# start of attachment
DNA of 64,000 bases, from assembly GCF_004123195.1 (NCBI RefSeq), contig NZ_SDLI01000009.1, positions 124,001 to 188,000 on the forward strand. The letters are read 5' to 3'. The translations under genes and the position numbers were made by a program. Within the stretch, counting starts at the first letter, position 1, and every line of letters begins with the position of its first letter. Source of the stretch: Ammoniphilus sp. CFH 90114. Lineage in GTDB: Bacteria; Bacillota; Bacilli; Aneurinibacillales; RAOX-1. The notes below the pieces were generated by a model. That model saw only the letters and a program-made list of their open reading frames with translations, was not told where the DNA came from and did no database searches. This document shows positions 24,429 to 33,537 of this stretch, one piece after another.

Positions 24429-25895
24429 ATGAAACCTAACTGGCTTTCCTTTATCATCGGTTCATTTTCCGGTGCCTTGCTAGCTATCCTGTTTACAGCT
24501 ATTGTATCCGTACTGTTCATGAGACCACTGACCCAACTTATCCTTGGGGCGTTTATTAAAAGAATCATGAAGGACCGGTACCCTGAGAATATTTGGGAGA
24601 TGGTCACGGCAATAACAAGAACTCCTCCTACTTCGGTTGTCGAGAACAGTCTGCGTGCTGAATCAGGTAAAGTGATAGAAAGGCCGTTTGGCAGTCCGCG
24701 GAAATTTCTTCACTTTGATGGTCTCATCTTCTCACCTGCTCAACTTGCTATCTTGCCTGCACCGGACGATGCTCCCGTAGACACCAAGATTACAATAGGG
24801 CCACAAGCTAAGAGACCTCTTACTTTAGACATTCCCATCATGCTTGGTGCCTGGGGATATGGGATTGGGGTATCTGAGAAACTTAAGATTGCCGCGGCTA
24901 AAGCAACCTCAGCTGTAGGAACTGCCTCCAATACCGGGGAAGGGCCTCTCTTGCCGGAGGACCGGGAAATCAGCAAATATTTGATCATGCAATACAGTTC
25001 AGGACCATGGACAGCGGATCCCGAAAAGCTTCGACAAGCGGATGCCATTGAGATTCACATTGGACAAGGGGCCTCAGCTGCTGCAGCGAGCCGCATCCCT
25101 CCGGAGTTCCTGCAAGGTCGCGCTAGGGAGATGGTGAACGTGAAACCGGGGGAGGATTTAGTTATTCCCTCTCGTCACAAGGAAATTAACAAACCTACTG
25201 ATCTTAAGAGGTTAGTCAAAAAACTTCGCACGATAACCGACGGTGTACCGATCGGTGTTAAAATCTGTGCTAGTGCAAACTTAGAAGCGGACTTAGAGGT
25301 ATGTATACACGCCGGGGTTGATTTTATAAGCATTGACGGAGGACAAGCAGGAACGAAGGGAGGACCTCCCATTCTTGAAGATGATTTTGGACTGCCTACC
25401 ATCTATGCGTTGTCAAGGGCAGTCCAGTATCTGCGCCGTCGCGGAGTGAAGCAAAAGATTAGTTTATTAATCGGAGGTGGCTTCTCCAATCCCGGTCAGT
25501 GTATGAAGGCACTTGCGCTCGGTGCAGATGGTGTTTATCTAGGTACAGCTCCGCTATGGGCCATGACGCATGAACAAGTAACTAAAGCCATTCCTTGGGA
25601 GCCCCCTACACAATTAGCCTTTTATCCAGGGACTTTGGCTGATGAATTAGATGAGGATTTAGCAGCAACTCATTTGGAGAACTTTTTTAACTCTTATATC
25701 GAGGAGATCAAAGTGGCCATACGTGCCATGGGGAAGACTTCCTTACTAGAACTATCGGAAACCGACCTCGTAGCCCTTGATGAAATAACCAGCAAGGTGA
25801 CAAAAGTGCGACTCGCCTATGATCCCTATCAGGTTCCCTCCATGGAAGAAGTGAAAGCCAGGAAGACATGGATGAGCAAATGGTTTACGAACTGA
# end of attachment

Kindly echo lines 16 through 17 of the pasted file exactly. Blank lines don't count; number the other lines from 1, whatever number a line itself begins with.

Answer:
25701 GAGGAGATCAAAGTGGCCATACGTGCCATGGGGAAGACTTCCTTACTAGAACTATCGGAAACCGACCTCGTAGCCCTTGATGAAATAACCAGCAAGGTGA
25801 CAAAAGTGCGACTCGCCTATGATCCCTATCAGGTTCCCTCCATGGAAGAAGTGAAAGCCAGGAAGACATGGATGAGCAAATGGTTTACGAACTGA